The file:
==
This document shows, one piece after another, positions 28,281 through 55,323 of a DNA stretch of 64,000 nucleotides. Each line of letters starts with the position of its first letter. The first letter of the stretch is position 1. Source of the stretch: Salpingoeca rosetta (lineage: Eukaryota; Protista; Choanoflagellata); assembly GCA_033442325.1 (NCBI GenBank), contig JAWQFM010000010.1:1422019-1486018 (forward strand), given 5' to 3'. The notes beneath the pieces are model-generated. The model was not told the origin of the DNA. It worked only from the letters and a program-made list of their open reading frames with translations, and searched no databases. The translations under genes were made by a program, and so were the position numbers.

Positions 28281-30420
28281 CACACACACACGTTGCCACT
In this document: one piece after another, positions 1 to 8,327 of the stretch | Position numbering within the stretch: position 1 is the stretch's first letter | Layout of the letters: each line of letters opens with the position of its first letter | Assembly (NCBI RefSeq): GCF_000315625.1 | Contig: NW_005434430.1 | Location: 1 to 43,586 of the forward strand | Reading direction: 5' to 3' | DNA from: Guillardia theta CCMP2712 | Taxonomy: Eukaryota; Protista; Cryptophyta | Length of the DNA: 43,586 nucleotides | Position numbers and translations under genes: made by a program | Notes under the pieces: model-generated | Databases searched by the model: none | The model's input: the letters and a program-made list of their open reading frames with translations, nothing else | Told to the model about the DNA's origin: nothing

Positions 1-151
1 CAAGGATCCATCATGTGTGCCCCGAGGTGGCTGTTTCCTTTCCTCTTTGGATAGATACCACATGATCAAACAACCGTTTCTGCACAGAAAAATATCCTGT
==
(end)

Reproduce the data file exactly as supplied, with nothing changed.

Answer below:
This document shows, one piece after another, positions 28,281 through 55,323 of a DNA stretch of 64,000 nucleotides. Each line of letters starts with the position of its first letter. The first letter of the stretch is position 1. Source of the stretch: Salpingoeca rosetta (lineage: Eukaryota; Protista; Choanoflagellata); assembly GCA_033442325.1 (NCBI GenBank), contig JAWQFM010000010.1:1422019-1486018 (forward strand), given 5' to 3'. The notes beneath the pieces are model-generated. The model was not told the origin of the DNA. It worked only from the letters and a program-made list of their open reading frames with translations, and searched no databases. The translations under genes were made by a program, and so were the position numbers.

Positions 28281-30420
28281 CACACACACACGTTGCCACT
In this document: one piece after another, positions 1 to 8,327 of the stretch | Position numbering within the stretch: position 1 is the stretch's first letter | Layout of the letters: each line of letters opens with the position of its first letter | Assembly (NCBI RefSeq): GCF_000315625.1 | Contig: NW_005434430.1 | Location: 1 to 43,586 of the forward strand | Reading direction: 5' to 3' | DNA from: Guillardia theta CCMP2712 | Taxonomy: Eukaryota; Protista; Cryptophyta | Length of the DNA: 43,586 nucleotides | Position numbers and translations under genes: made by a program | Notes under the pieces: model-generated | Databases searched by the model: none | The model's input: the letters and a program-made list of their open reading frames with translations, nothing else | Told to the model about the DNA's origin: nothing

Positions 1-151
1 CAAGGATCCATCATGTGTGCCCCGAGGTGGCTGTTTCCTTTCCTCTTTGGATAGATACCACATGATCAAACAACCGTTTCTGCACAGAAAAATATCCTGT